Statement of Teaching Philosophy
Teaching journalism involves modeling, coaching, and editing, with large dollops of encouragement thrown in. Deadlines help, as does empathy, because writing of any kind is hard work, even for the most talented students.
The writing I’m best known for is first-person and that approach also characterizes my teaching—whenever possible, I make things personal. If a student raises a question about ethics, I try to think of a time I have faced a similar predicament (and I invite other students to share their experiences). If a student has a source (or an editor) ghost them, I can draw on the long history of that happening to me. I always include some of my own material in the assigned writing because students complain when I don’t—and it lets me bring them close to the heart of my process.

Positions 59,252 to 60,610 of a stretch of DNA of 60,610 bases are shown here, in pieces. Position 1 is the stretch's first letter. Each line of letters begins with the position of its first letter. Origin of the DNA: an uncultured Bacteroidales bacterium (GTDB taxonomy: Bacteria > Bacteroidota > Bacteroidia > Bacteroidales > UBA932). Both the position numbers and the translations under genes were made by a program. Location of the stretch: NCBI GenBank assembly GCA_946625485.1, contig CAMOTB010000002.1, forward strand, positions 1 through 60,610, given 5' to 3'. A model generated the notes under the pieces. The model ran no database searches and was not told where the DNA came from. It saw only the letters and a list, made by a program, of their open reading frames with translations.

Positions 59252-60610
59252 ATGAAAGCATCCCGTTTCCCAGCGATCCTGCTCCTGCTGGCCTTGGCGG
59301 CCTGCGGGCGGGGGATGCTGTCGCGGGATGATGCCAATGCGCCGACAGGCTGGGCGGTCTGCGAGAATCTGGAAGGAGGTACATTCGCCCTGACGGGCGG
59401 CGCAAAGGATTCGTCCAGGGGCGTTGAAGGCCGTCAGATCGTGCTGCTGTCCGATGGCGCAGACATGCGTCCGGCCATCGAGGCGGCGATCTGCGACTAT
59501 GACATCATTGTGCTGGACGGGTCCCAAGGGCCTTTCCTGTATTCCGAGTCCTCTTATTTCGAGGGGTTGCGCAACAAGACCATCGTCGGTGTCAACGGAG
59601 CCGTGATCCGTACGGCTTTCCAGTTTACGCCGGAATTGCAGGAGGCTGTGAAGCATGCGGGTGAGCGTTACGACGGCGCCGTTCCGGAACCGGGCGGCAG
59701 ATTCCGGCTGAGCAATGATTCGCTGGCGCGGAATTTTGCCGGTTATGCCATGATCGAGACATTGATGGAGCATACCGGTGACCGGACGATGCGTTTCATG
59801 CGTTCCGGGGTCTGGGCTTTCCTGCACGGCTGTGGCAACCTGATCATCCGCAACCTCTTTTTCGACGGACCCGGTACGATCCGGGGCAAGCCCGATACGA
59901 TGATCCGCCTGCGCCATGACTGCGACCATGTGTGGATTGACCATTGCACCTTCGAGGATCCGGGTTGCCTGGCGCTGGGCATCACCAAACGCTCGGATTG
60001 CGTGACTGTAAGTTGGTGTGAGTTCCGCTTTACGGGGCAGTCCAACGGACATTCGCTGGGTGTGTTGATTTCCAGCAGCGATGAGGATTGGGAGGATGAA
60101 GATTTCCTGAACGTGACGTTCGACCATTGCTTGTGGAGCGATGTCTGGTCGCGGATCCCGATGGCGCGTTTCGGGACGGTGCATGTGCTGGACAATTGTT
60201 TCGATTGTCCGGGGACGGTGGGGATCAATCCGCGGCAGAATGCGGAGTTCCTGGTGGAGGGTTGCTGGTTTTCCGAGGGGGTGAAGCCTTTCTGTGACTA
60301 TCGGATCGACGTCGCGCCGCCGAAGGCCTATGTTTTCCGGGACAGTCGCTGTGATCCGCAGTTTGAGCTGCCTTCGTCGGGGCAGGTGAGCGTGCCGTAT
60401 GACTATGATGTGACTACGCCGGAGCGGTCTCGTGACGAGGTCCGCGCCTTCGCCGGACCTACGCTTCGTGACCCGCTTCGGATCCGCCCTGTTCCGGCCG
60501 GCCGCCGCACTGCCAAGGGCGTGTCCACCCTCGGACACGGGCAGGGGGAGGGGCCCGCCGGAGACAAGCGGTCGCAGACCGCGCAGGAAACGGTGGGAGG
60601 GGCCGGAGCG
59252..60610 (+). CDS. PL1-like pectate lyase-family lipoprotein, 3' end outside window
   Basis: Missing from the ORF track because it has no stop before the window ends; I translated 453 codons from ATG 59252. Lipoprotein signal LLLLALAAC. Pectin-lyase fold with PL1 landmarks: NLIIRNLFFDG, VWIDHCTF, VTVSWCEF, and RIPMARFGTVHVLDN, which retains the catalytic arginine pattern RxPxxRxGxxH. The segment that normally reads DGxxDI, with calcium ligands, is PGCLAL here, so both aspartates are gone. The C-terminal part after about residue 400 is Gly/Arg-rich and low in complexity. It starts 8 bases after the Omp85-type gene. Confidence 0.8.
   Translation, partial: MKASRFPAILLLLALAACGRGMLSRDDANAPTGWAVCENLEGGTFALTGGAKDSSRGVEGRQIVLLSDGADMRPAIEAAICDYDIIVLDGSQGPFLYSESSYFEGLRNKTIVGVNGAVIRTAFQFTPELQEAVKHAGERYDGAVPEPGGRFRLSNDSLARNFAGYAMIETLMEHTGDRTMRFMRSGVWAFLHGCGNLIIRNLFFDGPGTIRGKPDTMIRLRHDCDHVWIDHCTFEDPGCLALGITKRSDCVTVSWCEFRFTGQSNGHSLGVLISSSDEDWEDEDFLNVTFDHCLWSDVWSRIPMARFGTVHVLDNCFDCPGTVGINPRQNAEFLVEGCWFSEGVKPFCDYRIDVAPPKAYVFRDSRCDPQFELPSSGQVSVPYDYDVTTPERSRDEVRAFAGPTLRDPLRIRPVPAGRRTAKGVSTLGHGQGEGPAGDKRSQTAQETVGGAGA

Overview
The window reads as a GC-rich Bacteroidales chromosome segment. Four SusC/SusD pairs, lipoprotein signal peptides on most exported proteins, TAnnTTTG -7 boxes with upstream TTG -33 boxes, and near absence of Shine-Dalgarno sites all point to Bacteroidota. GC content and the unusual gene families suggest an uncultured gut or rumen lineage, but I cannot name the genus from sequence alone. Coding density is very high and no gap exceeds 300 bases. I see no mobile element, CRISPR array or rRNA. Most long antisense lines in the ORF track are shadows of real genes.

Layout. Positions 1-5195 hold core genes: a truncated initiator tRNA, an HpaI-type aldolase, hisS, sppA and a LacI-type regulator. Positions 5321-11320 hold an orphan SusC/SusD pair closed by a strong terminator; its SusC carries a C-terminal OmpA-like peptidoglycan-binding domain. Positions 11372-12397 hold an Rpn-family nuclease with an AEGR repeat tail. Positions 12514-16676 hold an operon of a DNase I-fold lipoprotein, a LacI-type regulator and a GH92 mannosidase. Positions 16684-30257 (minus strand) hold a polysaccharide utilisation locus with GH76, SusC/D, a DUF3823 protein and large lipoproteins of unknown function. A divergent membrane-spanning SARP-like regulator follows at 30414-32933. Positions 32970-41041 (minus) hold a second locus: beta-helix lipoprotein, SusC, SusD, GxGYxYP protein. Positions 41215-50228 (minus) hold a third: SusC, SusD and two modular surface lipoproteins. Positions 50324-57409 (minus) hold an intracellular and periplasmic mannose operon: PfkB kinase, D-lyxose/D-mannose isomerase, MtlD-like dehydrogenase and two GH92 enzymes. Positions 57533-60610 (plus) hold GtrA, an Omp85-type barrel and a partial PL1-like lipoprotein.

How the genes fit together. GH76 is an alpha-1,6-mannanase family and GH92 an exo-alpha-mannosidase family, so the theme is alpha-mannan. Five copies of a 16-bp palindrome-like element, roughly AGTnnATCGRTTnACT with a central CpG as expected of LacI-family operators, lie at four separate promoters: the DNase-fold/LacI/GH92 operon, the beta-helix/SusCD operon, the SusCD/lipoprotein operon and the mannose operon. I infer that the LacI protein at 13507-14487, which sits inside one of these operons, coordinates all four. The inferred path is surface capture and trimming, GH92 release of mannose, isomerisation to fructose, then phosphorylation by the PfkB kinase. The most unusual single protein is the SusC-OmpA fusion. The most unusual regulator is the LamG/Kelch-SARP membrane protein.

I listen carefully but I also have my own point of view, and, without being too rigid, I work to explain to students why I believe my point of view is right. I’ve come to appreciate how much they value a carefully thought-out syllabus, a professor with experience and opinions, and a professor who believes it’s important that everyone try things out for themselves, even if the result is failure (about which I also have stories to tell!).